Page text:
I read an article recently that I cannot forget. It is the true story of a man named Armando Valladares who was sent to prison under Castor’s reign in Cuba. He was arrested in 1960 at the age of 23, and given a thirty year sentence. He was offered “political rehabilitation” during his prison term, but he refused, which led to torture and abuse by prison guards.
Here’s what he wrote later of his imprisonment:
“For me, it meant 8,000 days of hunger, of systematic beatings, of hard labor, of solitary confinement and solitude, 8,000 days of struggling to prove that I was a human being, 8,000 days of proving that my spirit could triumph over exhaustion and pain, 8,000 days of testing my religious convictions, my faith, of fighting the hate my atheist jailers were trying to instill in me with each bayonet thrust, fighting so that hate would not flourish in my heart, 8,000 days of struggling so that I would not become like them.” (source: Wikipedia)
How did he survive? His faith. Here’s what he says:
“In the beginning, I embraced God perhaps for fear of losing my life, since I was in danger of being executed,” he told the National Association of Evangelicals in 1983.
But hearing those men proclaim their love for Christ just prior to their executions moved him in ways he could not have imagined:
“I realized then that Christ could be of help. Not merely by saving my life, but also giving my life, and my death if that was the case, an ethical sense that would dignify them. I believe that it was at that particular moment, and not before, when Christianity, besides being a religious faith, became a way of life that in my own circumstances resulted in resistance — resisting torture, resisting confinement, resisting hunger, and even resisting the constant temptation to join the political rehabilitation and indoctrination programs that would end my predicament.”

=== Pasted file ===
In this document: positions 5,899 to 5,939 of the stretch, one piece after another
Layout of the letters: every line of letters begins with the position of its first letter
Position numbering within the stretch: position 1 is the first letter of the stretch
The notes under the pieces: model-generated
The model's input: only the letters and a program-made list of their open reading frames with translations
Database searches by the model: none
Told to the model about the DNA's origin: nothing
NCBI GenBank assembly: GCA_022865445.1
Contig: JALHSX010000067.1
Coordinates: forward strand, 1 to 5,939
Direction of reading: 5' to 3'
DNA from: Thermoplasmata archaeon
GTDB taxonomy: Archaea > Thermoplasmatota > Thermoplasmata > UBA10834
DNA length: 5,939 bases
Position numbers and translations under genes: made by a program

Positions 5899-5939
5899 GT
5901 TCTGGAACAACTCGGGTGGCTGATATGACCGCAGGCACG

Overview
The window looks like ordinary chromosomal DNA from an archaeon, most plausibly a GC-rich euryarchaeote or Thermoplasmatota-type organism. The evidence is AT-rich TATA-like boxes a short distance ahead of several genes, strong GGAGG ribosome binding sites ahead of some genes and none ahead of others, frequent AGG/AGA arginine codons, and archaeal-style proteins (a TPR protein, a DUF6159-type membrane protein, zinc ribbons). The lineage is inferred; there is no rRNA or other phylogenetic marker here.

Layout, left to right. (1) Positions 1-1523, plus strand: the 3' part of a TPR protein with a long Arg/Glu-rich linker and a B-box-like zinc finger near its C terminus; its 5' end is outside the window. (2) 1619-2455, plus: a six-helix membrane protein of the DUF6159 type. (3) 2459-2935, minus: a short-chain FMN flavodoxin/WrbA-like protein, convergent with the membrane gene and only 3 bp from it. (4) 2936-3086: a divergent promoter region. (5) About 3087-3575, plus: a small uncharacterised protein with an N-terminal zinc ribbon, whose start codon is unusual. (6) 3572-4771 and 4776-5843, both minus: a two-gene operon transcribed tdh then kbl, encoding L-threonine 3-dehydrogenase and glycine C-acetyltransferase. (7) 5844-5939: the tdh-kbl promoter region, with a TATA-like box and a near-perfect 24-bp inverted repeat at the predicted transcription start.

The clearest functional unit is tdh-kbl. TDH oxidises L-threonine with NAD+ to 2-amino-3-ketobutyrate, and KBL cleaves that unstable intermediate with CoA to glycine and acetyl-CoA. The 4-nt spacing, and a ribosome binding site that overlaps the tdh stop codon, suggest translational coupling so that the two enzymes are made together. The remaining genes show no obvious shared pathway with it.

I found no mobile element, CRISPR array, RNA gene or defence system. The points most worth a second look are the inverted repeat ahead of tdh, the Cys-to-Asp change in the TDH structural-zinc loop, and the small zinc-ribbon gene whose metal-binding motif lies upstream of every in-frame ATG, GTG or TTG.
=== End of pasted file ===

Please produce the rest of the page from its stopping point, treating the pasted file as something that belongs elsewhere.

(Excerpted from a wonderful article about his story here: http://www.nationalreview.com/article/442515/fidel-castros-brutal-dictatorship-armando-valladeres-cuban-dissidents-tortured)
“To be Christian under those circumstances meant that I could not hate my tormentors; it meant to maintain the belief the suffering was meaningful because if man gives up his moral and religious values, or if he allows himself to be carried by a desire to hate or for revenge, his existence loses all meaning,” he explained.
“I saw dozens of Christians suffering and dying — committed, like myself, to maintaining their dignity and their richness of spirit beyond misery and pain. I remember with emotion Gerardo Gonzalez, a Protestant preacher, who knew by heart whole Biblical passages and who would copy them by hand to share with his brothers in belief. I cannot forget this man whom all of us called “Brother in Faith.” He interposed himself before a burst of machine-gun fire to save other prisoners who were beaten in what is known now as the Massacre of Boniato Prison. Gerardo repeated, before dying, the words said by Christ on the cross: “Forgive them, Father for they know not what they do.” And all of us, when the blood had dried, struggled with our consciences to attain something so difficult yet so beautiful: the ability to forgive our enemies.
While in prison, Valladares began to write poetry. But he had no paper, and no ink. How did he do this?
He used scraps of cigarette papers and onion skins for paper… and his own blood for ink.
Can you imagine that? That just blows me away. He had to injure himself to get the “ink” to put words on “paper”. I wonder, if someone has already been so demoralized, treated inhumanely, tortured, weak, sick, and already beaten and bruised, what is the matter of a simple cut to one’s own skin, for the purpose of shedding blood for writing words so the outside world can read? Consider how painstaking the process of writing this way would be on scraps of cigarette paper and thin wisps of onion skin, and when more ink is needed… can you fathom that existence? Yet, someone did such a thing, lived such a life.
It is amazing to me what some humans can endure.
How easy it would have been for Valladares to simply give up and give in. But in addition to giving in to death was the battle of not giving in to hating those who mistreated him and become like them. To live with that hatred and bitterness surely would make his prison sentence even more unbearable.